Monday, June 27, 2011

What are typical scales used in drafting?


2:1 – double scale – 1” on the drawing = ½” in actual life
1:1 – full scale – 1” on the drawing = 1” in actual life
1:2 – half scale – 1” on the drawing = 2” in actual life
1:4 – quarter scale – 1” on the drawing = 4” in actual life
1:10 – 1 tenth scale – Etc..
1:20 – 1 twentieth scale – Etc..

Sunday, June 19, 2011

How do you deal with a large assembly in CATIA?

Here are a few notes on the best practices for dealing with a large assembly in CATIA V5 (although this information can also be applied to other CAD systems as well).
Hide/Show
Temporarily hide model
Hide a partial model
Visualization mode
DMU Analysis
Creating Drawings
Node Deactivation
Update BOM
Update Assembly constraints
Unload
Design in context
Deactivate Component
Using knowledgeware rule
Improve Graphic Performance
Good = Hide Component
Better = Deactivate Node, Visualization Mode
Best = Unload unneeded components
Improve CPU Performance
Unload unneeded components
Use Deactivate component via Knowledgeware
You can only modify geometry when it is fully loaded and activated
 

Monday, June 13, 2011

Robocoaster Model


I constructed a recreation of a Kuka robocoaster in CATIA. I used the car from my cantilevered roller coaster simulations to save time. The track is created using three sketches with laws (one overhead, one side profile, and one for banking). I made this in about a day so please excuse the lack of detail. The purpose was more to show proof of concept that this was possible to create with CATIA.



For the simulation, I used the DMU Kinematics workbench. There are four user input commands to (1) drive the robotic arm down the track (2) horizontal rotation about the z axis (3)vertical rotation of the upper arm (4) rotation of the seats about the upper arm axis. In fact, in one of the video clips there is a fifth command- the rotation of one of the domes on which video would be projected, similar to the Harry Potter ride at Universal Orlando.




Thursday, June 9, 2011

What does a CAD Designer do?

What does a typical CAD designer do? The responsibilities of a CAD Designer are the following:

Design 3D models and assemblies in various CAD packages including CATIA V5, UG‐NX, SolidWorks, Pro/E or

Inventor from conceptual designs, reverse engineering layouts, or legacy data.


 

Activities and duties:

The following duties and responsibilities are illustrative of the primary functions of this position and are not

intended to be all-inclusive:

  • Create manufacturing drawings of assemblies and models including GD&T and B.O.M. information
  • Interpreting 2D drawings for conversion to 3D models and assemblies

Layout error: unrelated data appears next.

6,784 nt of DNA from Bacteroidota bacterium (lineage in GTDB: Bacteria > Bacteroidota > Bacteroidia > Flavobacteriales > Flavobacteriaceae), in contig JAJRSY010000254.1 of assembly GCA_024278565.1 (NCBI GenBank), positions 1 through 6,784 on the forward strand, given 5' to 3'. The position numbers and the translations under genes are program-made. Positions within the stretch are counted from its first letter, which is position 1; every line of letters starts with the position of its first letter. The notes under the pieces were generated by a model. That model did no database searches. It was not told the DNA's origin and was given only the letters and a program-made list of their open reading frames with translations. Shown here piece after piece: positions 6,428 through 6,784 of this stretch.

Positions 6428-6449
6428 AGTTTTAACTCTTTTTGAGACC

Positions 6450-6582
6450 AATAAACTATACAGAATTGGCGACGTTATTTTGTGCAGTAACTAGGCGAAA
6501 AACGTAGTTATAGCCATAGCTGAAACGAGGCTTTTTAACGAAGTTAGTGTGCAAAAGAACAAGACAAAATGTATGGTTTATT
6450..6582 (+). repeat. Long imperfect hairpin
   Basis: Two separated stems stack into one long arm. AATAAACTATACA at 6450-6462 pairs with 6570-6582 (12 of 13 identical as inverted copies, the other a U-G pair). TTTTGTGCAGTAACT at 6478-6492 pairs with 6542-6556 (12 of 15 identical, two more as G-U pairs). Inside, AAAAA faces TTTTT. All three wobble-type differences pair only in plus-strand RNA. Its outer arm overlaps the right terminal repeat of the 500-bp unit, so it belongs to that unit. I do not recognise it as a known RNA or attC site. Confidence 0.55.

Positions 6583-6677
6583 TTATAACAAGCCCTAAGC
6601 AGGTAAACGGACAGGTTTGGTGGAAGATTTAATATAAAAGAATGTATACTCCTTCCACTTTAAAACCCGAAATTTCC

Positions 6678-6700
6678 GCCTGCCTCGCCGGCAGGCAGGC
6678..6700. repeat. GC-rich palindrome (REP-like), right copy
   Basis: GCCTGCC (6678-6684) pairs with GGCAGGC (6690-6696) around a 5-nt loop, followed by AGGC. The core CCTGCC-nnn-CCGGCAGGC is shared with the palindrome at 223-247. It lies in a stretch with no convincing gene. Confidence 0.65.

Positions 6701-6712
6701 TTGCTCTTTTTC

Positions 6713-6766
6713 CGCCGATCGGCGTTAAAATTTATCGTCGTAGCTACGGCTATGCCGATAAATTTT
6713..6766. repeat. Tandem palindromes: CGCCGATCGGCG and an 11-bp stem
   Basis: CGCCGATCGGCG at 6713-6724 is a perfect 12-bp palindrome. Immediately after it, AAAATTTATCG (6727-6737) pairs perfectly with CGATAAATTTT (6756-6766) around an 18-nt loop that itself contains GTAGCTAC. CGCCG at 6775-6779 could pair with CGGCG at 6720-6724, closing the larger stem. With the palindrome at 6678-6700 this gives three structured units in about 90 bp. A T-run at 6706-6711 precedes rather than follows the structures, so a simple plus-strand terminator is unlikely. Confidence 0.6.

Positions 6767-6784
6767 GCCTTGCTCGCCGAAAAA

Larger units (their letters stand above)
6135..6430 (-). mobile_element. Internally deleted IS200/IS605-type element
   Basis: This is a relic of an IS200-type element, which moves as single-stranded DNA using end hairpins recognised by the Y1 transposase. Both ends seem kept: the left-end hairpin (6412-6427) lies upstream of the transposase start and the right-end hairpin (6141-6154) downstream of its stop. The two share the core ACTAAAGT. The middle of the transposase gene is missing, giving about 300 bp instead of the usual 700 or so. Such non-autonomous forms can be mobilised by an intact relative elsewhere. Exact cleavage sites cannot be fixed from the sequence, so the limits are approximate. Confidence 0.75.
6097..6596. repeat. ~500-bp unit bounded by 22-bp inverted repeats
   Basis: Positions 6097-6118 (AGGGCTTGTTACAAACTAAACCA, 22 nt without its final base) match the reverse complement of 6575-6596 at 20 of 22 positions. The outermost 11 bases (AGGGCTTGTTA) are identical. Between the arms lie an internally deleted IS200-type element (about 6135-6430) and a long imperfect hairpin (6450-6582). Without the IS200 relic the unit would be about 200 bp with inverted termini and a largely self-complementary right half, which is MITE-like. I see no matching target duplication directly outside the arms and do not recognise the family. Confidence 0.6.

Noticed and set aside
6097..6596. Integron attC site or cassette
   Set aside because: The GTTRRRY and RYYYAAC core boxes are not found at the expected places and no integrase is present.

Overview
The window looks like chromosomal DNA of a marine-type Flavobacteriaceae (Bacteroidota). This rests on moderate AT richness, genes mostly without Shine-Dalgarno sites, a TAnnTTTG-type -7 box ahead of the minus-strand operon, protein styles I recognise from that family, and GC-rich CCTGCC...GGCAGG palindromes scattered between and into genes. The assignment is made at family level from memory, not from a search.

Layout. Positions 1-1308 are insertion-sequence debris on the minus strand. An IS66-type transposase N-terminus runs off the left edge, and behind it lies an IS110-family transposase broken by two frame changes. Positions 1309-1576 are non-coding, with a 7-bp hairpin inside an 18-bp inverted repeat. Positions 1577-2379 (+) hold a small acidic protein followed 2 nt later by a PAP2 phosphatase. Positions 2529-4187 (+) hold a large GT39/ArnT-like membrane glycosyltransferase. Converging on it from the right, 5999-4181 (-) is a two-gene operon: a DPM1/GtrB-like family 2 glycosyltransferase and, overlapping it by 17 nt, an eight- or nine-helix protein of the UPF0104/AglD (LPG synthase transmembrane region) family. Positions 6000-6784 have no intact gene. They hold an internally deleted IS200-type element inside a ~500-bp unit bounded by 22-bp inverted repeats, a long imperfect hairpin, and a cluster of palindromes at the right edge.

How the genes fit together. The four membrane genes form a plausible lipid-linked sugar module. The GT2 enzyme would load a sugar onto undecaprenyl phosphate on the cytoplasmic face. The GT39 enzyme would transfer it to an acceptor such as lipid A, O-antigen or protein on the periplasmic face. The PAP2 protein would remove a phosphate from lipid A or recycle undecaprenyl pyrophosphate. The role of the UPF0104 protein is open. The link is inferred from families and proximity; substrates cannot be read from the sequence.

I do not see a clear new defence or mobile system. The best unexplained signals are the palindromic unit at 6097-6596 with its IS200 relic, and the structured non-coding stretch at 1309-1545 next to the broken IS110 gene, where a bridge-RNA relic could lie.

• Successfully convert 3D models from one CAD format to another.
  • Create or re‐master new 3D models from conceptual designs
  • Use specialized modules in CAD packages such as FTA, SMD, Piping/Tubing as required
  • Track own progress against bid hours using sources available to ensure project deadlines are met
  • Make decisions concerning personal time management and task prioritization to deliver quality service,

on time and under budget


 

KNOWLEDGE, SKILLS AND ABILITY:

  • Ability to check manufacturing drawings to determine proper fit and function, correctness and
  • completeness of information
  • Must have strong mechanical aptitude, good reasoning and problem solving skills
  • Knowledge of Data Management and Configuration Management principles
  • Strong verbal and written communication skills
  • Ability to work in a team environment
  • Ability to function with minimum supervision

Thursday, June 2, 2011

Managing Large Assemblies in CATIA: Visualization Mode

Using visualization mode in CATIA versus design mode improves performance by not loading the mathematical data of the part into memory, only a visual of the geometry is loaded into memory.

The first time a part is loaded into CATIA using visualization mode:

  • CATIA creates a "lighter" version of the model and saves it to the hard drive.
  • Because it creates this light version the first time, it takes longer to load.
  • Successive loads of this model, read the "light" version, which results in a quicker load time and better performance

The file type is saved as a .cgr – CATIA Graphic Representation. CGR files are not downward compatible (Cgr files created in V5R14 cannot be read by CATIA V5R13 or lower)

  • Upward compatibility
    • Files are upward compatible.
    • However, in V5R14 cgr files were optimized (I recommend rebuild the cgr files if upgrading to V5R14)
  • Sharable
    • Set storage directory to server
    • Also called Released Cache